Over two decades ago, when s/s France was moored forlornly at the Quai de l’Oubli (“the pier of the forgotten”) in a Havrois backwater, salvation of sorts appeared in the person of Saudi Arabian financier Akram Oujeh. Dipping into the petro-dollar surfeit that had escalated the price of Bunker-C crude prohibitively, he purchased the vessel as was from the French Line for $18-million; his intention was to convert the liner into a gambling hell that would be anchored permanently off the Floridian coast at about the latitude of Boca Raton but well outside the 12-mile limit.
By good fortune, Oujeh’s projected plan never came to fruition. Instead, Knut Kloster, chairman of
(then) Norwegian Caribbean Line took the vessel off his hands for $24-million and ordered a massive
conversion—from Norman chateau to Floridian condominium—over the winter of 1979/1980 at Lloyd-
Werft’s shipyard in Bremerhaven. Following delivery to NCL in the spring, re-christened Norway sailed
west to Miami, via Oslo, Southampton and New York, where she enjoyed 20 years of service as a 7-day ship sailing on a Caribbean itinerary. The gambling hell option seemed to have been subverted.
But not quite. Now that Star Cruises owns NCL, they decided to transfer Norway to the Far East. Out there, cruising days and nights revolve largely around non-stop
action in the casino. So gambling hell redux!
In September of this year, Norway will depart her home port of Miami forever, heading north to
New York to pick up passengers for a farewell transatlantic crossing to Southampton. There, she will
embark Norwegian passengers for a final three-day cruise to Oslo.(Interesting that the vessel is completing the exact reverse of her delivery itinerary from 1980.)
Once she has disembarked her final NCL passenger-load there, she will sail to Bremerhaven where she will be reconfigured for her new life in either Singapore or Hong Kong.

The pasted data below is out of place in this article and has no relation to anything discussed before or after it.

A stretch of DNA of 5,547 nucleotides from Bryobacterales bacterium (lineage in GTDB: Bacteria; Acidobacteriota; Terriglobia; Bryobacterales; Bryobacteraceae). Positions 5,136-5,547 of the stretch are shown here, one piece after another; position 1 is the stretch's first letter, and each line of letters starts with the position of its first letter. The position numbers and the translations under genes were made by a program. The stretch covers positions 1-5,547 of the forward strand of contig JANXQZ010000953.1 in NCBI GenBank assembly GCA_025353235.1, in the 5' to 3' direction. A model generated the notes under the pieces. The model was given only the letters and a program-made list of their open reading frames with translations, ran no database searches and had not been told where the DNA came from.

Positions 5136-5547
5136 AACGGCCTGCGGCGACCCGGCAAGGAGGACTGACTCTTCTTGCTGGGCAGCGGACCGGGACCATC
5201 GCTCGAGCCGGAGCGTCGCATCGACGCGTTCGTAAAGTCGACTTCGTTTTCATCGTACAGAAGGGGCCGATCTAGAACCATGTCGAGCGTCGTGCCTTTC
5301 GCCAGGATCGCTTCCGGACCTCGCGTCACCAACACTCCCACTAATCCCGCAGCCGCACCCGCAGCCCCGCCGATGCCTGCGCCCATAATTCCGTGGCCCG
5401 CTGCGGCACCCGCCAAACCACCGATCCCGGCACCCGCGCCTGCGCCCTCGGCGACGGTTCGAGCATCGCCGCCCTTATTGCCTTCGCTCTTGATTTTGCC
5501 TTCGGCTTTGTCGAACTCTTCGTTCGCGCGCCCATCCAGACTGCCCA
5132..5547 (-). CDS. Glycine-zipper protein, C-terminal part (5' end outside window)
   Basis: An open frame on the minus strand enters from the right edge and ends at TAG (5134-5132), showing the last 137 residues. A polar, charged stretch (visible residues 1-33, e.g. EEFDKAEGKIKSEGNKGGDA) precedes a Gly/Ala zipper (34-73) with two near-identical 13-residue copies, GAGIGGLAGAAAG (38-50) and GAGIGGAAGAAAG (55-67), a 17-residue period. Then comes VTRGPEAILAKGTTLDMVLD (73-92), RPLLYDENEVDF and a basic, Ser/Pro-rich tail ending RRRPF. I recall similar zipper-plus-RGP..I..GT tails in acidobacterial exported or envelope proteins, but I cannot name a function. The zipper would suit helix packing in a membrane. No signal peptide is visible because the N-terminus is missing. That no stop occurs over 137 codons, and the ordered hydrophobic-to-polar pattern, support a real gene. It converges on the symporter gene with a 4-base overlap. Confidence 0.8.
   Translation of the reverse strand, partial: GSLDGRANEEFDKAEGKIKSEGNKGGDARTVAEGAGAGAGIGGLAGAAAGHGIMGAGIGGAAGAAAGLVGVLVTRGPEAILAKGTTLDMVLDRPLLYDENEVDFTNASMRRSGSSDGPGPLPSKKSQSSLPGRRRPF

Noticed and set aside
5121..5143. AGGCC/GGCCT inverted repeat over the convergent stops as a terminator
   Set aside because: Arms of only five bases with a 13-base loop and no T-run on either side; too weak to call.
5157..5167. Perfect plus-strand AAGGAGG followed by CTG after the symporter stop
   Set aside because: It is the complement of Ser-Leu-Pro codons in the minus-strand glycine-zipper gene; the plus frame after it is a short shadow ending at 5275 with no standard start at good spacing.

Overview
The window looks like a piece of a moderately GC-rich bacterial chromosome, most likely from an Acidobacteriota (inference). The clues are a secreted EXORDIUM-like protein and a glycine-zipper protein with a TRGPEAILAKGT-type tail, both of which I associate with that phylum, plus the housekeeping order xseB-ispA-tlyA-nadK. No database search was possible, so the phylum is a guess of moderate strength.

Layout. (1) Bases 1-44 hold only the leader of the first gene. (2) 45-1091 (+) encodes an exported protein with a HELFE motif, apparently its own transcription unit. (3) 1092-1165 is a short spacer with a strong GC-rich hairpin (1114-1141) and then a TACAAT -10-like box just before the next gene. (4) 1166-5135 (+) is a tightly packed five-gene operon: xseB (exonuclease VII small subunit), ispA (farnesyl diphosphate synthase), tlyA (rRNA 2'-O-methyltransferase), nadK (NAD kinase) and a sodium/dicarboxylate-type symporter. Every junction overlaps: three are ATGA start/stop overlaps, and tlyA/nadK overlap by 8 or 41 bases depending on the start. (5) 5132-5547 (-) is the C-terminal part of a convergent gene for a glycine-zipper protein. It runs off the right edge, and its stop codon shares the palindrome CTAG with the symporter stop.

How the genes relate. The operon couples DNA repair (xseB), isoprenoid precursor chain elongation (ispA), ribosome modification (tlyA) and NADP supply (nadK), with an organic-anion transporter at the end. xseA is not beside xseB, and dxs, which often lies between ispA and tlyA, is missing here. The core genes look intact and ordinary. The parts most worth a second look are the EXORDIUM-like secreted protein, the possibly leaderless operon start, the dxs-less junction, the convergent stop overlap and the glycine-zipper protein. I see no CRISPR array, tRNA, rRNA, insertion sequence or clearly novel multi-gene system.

Details of that refit as well as the possible assignment of the vessel’s new name (Starship Norway?) are not officially available as we go to press. But it seems probable that France’s original tourist and first class country running the full length of the ship will be substantially reworked. The present-day Monte Carlo casino on board is sure to be ruthlessly expanded, very probably at the expense of many adjacent public rooms. One can only guess at the fate of Checkers (the old Salon Fontainebleau), the Saga Theater, Club Internationale and the North Cape Lounge. That two-decade familiar matrix of public rooms are patently at risk.
When France became Norway, there was a predictable outcry, once it was announced that the
original French interiors were to be reworked to Angelo Donghia’s specifications. But it was inevitable: Norway was bound for the Caribbean, to be employed in cruising service and embarking a very different kind of passenger. And, as it was, Donghia’s decor proved flawless and set the tone for the ship’s new, sub-tropical existence.
Now, those interiors will undergo yet a third transformation for yet another clientele. Passengers
inevitably crave preservation of everything they recall about ships they have enjoyed. In this regard, Norway has proved a perennial favorite. Passengers and crew alike hold the vessel they know or knew in jealous esteem and will forever remember her as the beau ideal of a passenger vessel.